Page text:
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A Trip to Work By Bike

With spring coming, you might want to take a bike ride around Houston. Now Google maps can help you with that. NewsLab reporter Melissa Galvez commuted to work by bike to see how it works.


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(Bike spokes turning)

“A main hazard is sewer gratings.”

This is Jay Resh.? He’s been commuting by bike in Houston for over 20 years.? And he’s going to be my guide as we bike the 5 miles from Montrose to the University of Houston.

“If you see a sewer by the curb, make sure there’s actually a grating. What you want to make sure is that there’s no gaping hole that goes 8 feet down.”?

Jay’s advice for the would-be bike commuter: watch for drivers turning right on red, bring a sponge and deodorant for when you get to work, and most importantly-follow all the rules of the road.

“We’re going down W. Dallas and then the first one we have to turn on is Bailey.? We’re going to turn right…”

Recently, Google unveiled a new maps feature which shows the over 400 miles of bike trails, lanes, and preferred routes in Houston and for cities across the country.? Google spokesperson Elaine Filadelfo says they used publically available bike maps to create directions specific to cyclists’ needs.

“So we’ll look at things like hills. We’ll also try to keep you on some smaller roads, not put you on a highway or a very large busy road, and keep you away from busy intersections that will help you from having to stop frequently.”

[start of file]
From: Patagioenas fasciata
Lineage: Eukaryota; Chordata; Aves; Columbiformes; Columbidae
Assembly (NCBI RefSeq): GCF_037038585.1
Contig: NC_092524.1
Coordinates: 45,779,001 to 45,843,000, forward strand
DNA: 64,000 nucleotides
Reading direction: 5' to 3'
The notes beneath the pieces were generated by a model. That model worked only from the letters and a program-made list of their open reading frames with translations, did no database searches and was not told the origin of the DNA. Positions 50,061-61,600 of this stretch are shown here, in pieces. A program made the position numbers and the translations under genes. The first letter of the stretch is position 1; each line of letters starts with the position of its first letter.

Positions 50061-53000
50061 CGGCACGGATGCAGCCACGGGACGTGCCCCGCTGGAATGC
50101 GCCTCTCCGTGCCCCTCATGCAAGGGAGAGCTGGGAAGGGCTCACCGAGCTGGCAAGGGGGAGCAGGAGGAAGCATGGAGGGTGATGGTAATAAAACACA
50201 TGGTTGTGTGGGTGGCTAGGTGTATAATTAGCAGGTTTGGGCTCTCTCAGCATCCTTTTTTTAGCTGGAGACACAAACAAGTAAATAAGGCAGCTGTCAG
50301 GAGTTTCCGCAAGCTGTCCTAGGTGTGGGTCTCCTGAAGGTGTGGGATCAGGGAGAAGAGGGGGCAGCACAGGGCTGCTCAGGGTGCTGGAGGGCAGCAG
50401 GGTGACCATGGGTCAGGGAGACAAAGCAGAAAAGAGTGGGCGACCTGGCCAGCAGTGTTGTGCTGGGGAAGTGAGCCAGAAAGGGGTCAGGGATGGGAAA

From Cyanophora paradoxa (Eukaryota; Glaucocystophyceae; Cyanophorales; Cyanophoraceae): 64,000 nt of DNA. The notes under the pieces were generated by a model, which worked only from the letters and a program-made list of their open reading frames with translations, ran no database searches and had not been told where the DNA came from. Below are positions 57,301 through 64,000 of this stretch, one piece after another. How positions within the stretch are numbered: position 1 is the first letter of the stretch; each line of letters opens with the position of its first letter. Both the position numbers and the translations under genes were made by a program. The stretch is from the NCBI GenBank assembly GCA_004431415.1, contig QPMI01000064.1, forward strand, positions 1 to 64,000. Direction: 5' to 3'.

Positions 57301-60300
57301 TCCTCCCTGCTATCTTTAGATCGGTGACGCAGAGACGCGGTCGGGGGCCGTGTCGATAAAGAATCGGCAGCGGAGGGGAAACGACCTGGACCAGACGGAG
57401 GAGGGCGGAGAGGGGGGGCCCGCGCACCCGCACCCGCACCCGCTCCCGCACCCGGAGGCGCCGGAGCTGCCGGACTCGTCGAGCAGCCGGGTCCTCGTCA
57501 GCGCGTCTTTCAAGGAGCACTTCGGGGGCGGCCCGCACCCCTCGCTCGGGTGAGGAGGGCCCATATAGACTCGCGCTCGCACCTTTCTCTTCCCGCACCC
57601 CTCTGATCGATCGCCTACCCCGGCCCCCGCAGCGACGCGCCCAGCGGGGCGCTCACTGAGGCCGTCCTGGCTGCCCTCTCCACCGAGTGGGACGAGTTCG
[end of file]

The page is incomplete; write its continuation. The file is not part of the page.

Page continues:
But they also welcome feedback from bikers

“This is a lot of traffic for a bike lane?”
“This is doable, but it’s a little more traffic than what’s ideal.”

Most people would not think of Houston as a bike friendly city, citing urban sprawl, reckless drivers, oppressive heat and torrential rain.? But avid bike commuters like Resh say that if you ride properly, Houston IS bikable.

“I’ve been commuting for over 20 years, and really the number of confrontational incidents I could count on the fingers of one hand.”

The Google maps route took us through Freedman’s Town, in the Fourth Ward.? Tiny rowhouses-some crumbling-sit next to brand new 3 story townhomes. Resh says bike commuting puts you in touch with your environment.

“The thing that strikes me is that you would never notice this unless you were on a bicycle. How many times, Melissa, have you driven by here on the way to the university and did you ever know this was back here?”

Houston has had a master bikeways plan since the 1990’s, but due to engineering and budget problems, many of the projects are just getting finished now. Last year the city completed 15 miles of hike and bike trails, and plans 15 more for this year. Dan Raine, the City of Houston Bicyclist-Pedestrian Coordinator, says that for on street amenities, the most cost effective solution is to make upgrades when they improve the roads for other purposes:

“City budgets are limited. But we’re hoping to continue to expand the network as we improve streets for other things, for flooding, for drainage improvements, and hey, while we’re doing this, is there room for a bike way?”

“Crossing the railroad tracks, train is dinging at us…”

The City has just partnered with the League of American Bicyclists to release an on line course in how to bike safely.? Raine says that will help cyclists and drivers share the road better.

“Aurora Food Mart…Callie St Barber shop…”

The Google maps route is pretty successful-mostly smooth roads, little traffic.? I’m still a little nervous about rainstorms and 95 degree summers, but Resh says to try it a little at a time-because the benefits are worth it.

“People often think I do it for the exercise, or I do it for environment, and I do do it for those reason. But really the psychological reasons predominate over the long term. I’m just a calmer, happier person when I’m bike commuting. It’s as simple as that.”

From the KUHF NewsLab, I’m Melissa Galvez.

View photos on Flickr